It happened 30 years ago tomorrow. I was nine years old and in the fourth-grade.
The space shuttle Challenger launched from the Kennedy Space Center with a most famous astronaut on board — Christa McAuliffe, the first teacher in space.
Our class was supposed to have been in the auditorium to watch the shuttle launch. But, noisy boys had made us late. And by the time we got downstairs, it had already happened.
As we made our way into the auditorium, a kindergarten teacher was running in from the other door. She was yelling, “It blew up.” I was confused and didn’t understand her outburst. And then, I’m embarrassed to admit, that my first thought was confusion about her concern. In my mind, she didn’t know any of the astronauts, so why was she so emotional?
Surprisingly, it was this accident that sparked my interest in space. I became intrigued, curious, passionate, and not fearful. Even though I had seen the worst, had seen how lives could be lost, I wanted to be an astronaut.
Christa McAuliffe had showed me I could. She was a “regular person.” A teacher. A mom. Someone who was a good person and liked learning. That was me.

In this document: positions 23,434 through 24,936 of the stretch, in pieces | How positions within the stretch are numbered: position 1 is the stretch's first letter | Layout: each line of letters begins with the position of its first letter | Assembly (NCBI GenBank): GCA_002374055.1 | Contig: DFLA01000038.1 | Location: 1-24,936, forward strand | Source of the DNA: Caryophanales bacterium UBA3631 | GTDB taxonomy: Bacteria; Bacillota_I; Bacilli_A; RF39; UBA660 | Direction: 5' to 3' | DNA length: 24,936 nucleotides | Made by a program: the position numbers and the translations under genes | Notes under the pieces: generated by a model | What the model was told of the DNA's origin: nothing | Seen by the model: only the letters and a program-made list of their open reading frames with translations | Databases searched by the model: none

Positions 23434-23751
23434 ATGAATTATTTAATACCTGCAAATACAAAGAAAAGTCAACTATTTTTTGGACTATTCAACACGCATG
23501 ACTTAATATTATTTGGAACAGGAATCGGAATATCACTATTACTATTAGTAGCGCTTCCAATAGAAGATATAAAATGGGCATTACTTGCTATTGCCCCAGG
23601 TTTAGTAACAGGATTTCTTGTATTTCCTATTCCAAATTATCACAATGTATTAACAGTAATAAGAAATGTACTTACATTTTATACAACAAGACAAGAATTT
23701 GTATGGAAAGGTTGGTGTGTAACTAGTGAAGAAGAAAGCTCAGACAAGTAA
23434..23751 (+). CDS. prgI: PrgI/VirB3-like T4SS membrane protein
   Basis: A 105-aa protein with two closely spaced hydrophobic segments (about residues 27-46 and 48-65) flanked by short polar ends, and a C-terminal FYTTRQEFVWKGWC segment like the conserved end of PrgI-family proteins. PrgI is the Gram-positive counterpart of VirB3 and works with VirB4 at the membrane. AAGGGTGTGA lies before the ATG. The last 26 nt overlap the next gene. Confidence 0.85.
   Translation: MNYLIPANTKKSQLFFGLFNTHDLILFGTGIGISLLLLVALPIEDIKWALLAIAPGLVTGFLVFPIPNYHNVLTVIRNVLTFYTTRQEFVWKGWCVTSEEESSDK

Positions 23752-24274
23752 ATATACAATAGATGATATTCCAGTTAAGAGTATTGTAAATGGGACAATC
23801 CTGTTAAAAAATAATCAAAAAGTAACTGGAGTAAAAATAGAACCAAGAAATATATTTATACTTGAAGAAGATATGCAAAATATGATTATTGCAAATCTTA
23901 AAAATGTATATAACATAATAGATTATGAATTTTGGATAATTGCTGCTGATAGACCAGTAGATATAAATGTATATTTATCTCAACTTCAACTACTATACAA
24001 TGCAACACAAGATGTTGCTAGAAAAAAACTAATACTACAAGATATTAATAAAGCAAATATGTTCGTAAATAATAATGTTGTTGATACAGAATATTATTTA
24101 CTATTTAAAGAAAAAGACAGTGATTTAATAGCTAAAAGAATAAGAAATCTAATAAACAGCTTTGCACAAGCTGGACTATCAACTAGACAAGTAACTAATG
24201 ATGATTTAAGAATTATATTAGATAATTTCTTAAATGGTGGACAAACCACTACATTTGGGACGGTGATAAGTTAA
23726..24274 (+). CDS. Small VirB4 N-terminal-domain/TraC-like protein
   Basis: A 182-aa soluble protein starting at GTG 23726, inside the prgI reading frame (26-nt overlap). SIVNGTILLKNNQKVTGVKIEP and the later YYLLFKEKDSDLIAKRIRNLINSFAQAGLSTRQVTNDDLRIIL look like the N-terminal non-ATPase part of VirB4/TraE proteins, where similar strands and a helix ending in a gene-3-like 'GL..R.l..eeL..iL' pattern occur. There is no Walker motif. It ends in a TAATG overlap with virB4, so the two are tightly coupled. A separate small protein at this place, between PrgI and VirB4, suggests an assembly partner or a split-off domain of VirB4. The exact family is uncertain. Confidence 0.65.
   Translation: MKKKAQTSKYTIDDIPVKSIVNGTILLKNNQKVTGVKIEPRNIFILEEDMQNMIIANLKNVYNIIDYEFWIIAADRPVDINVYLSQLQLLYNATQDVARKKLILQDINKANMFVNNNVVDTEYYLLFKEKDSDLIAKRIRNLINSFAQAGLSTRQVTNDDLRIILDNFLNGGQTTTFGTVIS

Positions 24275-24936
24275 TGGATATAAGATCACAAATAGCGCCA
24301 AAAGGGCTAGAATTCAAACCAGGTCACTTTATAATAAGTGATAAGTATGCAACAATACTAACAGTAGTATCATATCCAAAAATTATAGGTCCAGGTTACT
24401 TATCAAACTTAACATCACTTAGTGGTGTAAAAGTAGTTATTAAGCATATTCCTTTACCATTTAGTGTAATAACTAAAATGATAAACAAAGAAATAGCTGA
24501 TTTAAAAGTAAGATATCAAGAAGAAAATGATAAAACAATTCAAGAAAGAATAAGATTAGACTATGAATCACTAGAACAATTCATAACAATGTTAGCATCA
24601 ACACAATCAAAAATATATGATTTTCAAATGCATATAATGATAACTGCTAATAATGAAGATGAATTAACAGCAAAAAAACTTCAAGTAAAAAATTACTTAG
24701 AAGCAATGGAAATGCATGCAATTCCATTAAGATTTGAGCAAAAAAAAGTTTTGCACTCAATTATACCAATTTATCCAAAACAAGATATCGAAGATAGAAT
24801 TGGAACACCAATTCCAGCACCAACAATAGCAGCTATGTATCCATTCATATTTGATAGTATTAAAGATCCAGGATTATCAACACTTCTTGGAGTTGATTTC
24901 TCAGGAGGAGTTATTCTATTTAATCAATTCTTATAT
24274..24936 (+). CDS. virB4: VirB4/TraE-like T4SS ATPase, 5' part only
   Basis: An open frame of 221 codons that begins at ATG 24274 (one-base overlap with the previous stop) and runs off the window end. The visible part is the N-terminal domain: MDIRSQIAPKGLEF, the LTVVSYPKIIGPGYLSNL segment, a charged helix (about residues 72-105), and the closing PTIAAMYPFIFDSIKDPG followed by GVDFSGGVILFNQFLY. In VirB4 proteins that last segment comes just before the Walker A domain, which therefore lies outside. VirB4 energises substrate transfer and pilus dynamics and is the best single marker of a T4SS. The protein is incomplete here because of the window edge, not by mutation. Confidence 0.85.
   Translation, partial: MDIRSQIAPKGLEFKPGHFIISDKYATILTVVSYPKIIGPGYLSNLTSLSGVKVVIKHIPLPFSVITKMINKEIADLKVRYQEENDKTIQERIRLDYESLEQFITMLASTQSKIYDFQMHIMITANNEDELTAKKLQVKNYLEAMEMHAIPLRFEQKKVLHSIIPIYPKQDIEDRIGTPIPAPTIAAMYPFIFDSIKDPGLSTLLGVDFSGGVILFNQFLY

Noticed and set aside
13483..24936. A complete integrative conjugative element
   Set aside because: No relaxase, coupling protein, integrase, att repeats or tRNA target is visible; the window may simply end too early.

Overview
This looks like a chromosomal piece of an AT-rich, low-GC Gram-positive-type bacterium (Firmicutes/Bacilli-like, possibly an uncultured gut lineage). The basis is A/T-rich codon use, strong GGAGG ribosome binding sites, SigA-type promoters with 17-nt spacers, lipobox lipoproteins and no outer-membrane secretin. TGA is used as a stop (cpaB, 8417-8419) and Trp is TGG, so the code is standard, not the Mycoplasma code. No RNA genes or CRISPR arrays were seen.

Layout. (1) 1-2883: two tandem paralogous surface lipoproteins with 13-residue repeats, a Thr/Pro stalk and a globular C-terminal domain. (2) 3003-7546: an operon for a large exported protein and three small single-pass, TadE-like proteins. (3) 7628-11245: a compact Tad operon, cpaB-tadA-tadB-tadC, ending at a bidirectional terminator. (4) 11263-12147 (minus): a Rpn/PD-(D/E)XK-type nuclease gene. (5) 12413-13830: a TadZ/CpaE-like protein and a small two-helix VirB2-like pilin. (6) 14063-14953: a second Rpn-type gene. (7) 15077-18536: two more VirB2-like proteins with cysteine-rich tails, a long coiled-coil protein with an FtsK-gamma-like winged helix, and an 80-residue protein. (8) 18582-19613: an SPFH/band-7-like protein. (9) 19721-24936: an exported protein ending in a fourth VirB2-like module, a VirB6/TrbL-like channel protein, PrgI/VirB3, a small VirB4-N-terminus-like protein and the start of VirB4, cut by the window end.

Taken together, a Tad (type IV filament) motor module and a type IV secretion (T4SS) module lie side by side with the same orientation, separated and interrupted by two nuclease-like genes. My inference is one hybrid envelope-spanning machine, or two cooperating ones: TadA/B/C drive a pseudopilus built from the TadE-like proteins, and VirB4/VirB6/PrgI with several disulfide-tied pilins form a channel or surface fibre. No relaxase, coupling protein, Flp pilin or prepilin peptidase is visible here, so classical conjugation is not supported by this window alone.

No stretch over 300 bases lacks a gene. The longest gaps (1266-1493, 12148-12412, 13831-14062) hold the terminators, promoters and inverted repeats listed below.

I wanted to do what she wanted to do. I wanted to go into space and share what I learned with others. I wanted to share a message of peace and hope and beauty and wonder with those back on Earth.
I saw space flight as an opportunity for humans to get a “do-over.” To try and do things right, to fix the wrongs and mistakes that had been made on Earth.
Looking back, I’m honestly quite surprised that I wanted to be an astronaut for as long as I did. (It was my goal until high school, when I volunteered in an elementary school classroom and had a special connection with the kids I helped. Then I became passionate about teaching).
Christa McAuliffe used to say, “I touch the future. I teach.” And I did that for twelve years.
But now it’s my son’s turn to dream. To tell me he wants to walk on the Moon. That he wants to do a Michael Jackson-style moonwalk on the Moon. And I tell him to go for it. I tell him that he can do whatever he wants to do. I tell him I believe in him.
Because that was Christa’s other message — “Reach for the stars.”